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The Deal

4.4 out of 5 stars 10 customer reviews

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(Jul 29, 2008)
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Editorial Reviews

Product Description

From the makers of The Queen comes another smart and engaging story of British politics behind the scenes (The Hollywood Reporter, Barry Garron). Focusing on their rise through Labor Party ranks, The Deal probes the complex rivalry between real-life Prime Ministers Gordon Brown (David Morrissey, The Reaping) and Tony Blair (Michael Sheen, The Queen) two close friends who came to legendary crossroads when their predecessor died and, for the sake of a nation, struck an extraordinary deal.


Three years before working on the Oscar-winning triumph The Queen, some of its key collaborators made this swift and compulsively watchable look at the backstage world of British politicking. Director Stephen Frears, writer Peter Morgan, producer Christine Langan, and leading man Michael Sheen all worked on The Deal, a 2003 made-for-TV film that details the fraught relationship between future Prime Minister Tony Blair (played by Sheen) and Prime-Minister-in-Waiting Gordon Brown (David Morrissey). The two men are elected to Parliament at the same time, and quickly forge a friendship based on their desire to change the Labour Party (which, for most of the film's timeline, is battered around by Margaret Thatcher's Tories) and bring it into the future. The film's drama comes from the personality differences between the shrewd and telegenic Blair and the moody, maladroit Brown--although the film is even-handed in suggesting that both men have serious political purpose. The two actors are sharp, the mixing-in of news footage is deft, and Morgan's headlong script (in the manner of All the President's Men) leaves out virtually all of the domestic subplots that ordinarily slow down a political picture. As a study of the psychology of politics, the movie comes in a long line dominated by that fellow Will Shakespeare, who surely would've approved. --Robert Horton

Special Features

  • A conversation with director Stephen Frears
  • Biographies

Product Details

  • Actors: Dexter Fletcher, Frank Kelly, David Morrissey, Paul Rhys, Michael Sheen
  • Directors: Stephen Frears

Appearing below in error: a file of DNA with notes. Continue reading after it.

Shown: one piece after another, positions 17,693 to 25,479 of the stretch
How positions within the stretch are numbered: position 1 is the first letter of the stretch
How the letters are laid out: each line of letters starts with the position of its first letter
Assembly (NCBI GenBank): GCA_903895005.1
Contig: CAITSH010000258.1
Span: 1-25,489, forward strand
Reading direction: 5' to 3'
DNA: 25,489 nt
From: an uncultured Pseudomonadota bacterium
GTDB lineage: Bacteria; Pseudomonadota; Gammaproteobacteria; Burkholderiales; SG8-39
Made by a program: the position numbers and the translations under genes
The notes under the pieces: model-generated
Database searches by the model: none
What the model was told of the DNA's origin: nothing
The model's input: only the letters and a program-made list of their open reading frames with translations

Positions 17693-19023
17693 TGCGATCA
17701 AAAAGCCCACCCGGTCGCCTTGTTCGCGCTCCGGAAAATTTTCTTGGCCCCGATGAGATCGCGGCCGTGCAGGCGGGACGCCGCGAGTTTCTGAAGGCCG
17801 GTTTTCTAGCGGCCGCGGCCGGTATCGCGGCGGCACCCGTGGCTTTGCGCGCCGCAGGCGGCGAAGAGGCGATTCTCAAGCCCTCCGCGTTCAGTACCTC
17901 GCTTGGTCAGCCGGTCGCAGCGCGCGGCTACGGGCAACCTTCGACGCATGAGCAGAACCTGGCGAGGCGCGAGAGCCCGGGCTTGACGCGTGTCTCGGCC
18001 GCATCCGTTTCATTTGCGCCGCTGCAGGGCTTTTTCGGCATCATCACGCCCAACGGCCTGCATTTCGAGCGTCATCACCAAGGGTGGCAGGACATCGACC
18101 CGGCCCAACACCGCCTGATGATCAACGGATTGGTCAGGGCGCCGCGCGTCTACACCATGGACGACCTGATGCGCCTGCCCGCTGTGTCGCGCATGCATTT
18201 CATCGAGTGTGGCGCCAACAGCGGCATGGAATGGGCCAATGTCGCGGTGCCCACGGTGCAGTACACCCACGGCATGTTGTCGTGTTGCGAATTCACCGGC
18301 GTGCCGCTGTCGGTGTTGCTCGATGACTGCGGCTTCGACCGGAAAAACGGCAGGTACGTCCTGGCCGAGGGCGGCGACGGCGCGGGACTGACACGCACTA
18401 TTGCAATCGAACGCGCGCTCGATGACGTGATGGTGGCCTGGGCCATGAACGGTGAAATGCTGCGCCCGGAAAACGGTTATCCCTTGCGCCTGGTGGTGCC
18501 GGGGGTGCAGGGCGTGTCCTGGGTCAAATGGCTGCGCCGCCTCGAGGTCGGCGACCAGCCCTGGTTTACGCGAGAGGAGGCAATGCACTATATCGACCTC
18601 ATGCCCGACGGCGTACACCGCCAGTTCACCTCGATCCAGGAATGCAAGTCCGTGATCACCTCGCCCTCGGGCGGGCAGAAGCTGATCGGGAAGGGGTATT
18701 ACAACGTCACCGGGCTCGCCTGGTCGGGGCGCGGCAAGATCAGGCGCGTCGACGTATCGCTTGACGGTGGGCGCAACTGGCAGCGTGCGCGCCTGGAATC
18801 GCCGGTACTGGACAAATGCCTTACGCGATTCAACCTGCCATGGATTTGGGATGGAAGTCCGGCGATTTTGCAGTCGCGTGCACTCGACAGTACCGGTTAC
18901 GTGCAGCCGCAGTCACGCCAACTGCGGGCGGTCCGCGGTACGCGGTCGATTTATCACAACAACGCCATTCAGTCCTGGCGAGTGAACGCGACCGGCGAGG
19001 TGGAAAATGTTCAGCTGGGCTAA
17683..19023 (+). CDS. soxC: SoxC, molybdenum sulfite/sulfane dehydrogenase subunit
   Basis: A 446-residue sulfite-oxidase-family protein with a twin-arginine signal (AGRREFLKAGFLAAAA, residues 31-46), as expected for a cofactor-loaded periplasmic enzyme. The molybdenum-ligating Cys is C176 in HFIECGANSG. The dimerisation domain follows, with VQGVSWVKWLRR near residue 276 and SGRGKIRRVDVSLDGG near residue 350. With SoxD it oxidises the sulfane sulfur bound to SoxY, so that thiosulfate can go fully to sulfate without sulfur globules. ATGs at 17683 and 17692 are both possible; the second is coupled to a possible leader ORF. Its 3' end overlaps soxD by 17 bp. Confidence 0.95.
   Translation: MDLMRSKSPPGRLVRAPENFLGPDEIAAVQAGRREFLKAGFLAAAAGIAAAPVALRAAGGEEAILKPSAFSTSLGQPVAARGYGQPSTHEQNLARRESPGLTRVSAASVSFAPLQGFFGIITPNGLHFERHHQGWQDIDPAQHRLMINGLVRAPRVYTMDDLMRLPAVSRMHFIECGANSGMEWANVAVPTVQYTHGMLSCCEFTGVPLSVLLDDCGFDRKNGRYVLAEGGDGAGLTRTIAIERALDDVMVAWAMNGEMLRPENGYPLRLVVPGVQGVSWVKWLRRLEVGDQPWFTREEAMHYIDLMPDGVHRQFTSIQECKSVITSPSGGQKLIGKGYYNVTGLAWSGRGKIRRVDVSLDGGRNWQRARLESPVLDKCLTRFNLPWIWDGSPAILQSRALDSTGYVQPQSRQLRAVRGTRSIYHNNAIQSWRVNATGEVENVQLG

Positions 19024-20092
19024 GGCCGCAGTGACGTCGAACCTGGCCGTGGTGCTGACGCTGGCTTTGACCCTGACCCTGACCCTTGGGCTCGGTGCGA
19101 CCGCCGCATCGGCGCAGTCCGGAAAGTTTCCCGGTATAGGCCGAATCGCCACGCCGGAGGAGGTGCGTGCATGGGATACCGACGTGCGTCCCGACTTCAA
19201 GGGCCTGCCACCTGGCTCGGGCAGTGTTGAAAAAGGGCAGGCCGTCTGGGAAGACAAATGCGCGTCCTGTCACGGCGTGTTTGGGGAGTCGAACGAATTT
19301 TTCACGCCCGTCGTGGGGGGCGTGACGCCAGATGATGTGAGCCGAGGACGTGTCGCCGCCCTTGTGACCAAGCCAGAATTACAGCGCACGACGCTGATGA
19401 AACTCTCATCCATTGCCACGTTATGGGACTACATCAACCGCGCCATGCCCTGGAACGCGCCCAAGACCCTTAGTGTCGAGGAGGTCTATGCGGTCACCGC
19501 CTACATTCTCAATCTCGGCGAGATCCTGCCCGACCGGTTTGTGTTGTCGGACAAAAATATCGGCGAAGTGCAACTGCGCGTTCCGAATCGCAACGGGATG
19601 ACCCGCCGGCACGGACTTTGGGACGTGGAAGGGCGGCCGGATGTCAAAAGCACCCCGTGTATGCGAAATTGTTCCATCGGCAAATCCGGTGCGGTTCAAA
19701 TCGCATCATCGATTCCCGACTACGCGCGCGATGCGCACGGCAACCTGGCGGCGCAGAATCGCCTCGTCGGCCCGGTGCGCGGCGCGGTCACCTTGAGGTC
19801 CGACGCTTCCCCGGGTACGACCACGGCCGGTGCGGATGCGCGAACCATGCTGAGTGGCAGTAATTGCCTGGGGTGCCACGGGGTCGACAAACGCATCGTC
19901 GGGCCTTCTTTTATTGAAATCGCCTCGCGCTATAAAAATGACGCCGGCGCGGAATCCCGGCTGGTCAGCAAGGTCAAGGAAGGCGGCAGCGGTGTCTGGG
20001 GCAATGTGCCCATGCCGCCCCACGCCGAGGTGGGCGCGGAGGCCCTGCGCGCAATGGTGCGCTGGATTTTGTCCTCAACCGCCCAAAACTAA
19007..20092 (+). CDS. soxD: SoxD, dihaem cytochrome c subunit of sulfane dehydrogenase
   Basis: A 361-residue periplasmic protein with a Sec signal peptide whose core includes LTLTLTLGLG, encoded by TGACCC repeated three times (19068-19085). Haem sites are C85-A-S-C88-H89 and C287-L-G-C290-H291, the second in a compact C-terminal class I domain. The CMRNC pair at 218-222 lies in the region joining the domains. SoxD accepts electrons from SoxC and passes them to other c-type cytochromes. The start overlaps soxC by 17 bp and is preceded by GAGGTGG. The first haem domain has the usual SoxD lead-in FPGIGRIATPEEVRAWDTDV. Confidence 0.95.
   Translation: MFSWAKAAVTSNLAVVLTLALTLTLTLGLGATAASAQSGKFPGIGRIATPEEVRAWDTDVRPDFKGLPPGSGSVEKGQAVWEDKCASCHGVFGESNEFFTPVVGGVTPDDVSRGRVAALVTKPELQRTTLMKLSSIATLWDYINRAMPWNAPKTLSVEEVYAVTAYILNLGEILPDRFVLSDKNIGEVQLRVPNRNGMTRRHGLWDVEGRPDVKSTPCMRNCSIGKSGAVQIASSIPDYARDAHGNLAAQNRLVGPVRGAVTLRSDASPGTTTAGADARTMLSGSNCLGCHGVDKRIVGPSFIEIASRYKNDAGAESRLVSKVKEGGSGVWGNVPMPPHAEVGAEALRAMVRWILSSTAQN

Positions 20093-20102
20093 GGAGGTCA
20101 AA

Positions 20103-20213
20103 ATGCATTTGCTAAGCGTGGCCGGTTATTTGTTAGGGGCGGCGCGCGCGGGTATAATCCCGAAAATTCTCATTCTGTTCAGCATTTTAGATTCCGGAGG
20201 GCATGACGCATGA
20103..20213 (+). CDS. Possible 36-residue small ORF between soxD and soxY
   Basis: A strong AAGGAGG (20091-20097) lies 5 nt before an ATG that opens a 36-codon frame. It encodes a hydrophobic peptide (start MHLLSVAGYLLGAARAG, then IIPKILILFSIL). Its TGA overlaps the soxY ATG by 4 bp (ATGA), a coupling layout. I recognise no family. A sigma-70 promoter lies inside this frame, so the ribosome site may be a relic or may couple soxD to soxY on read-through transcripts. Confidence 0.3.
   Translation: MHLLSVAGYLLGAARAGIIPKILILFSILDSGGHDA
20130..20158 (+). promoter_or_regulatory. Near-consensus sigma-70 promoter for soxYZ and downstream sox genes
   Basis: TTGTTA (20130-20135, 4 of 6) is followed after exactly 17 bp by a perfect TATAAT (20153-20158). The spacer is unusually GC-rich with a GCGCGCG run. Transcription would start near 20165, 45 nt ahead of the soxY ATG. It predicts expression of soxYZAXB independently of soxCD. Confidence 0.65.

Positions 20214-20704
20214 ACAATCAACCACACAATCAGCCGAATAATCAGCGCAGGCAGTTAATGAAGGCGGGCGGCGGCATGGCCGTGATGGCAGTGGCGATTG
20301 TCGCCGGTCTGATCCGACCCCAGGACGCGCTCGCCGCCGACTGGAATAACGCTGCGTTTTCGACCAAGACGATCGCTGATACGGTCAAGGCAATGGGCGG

• Format: Color, Full Screen, NTSC, Subtitled
  • Language: English (Dolby Digital 2.0 Stereo)
  • Subtitles: English, Spanish
  • Region: Region 1 (U.S. and Canada only. Read more about DVD formats.)
  • Number of discs: 1
  • Rated:
    Not Rated
  • Studio: Miriam Collection
  • DVD Release Date: July 29, 2008
  • Run Time: 84 minutes
  • Average Customer Review: 4.4 out of 5 stars  See all reviews (10 customer reviews)
  • Domestic Shipping: Currently, item can be shipped only within the U.S. and to APO/FPO addresses. For APO/FPO shipments, please check with the manufacturer regarding warranty and support issues.
  • International Shipping: This item is not eligible for international shipping. Learn More
  • ASIN: B0010X73Z6
  • Amazon Best Sellers Rank: #63,253 in Movies & TV (See Top 100 in Movies & TV)
  • Learn more about "The Deal" on IMDb

Customer Reviews

Top Customer Reviews

By Gena Chereck on March 20, 2009
Format: DVD Verified Purchase
First of all, let me point out that The Deal is technically not a "prequel" to the Oscar-nominated 2006 film The Queen, since this was actually filmed and then aired on Britain's Channel 4 three years prior. Both were written by Peter Morgan and directed by Stephen Frears, and both star Welsh actor Michael Sheen as politician Tony Blair; and I suspect that, had it not been for the success of The Queen, The Deal most likely would not have seen a US release. Which would've been a shame, since The Deal -- though not quite the rich, in-depth character study that The Queen was -- is actually a sturdy little teleplay, and a fascinating glimpse into the workings of UK politics.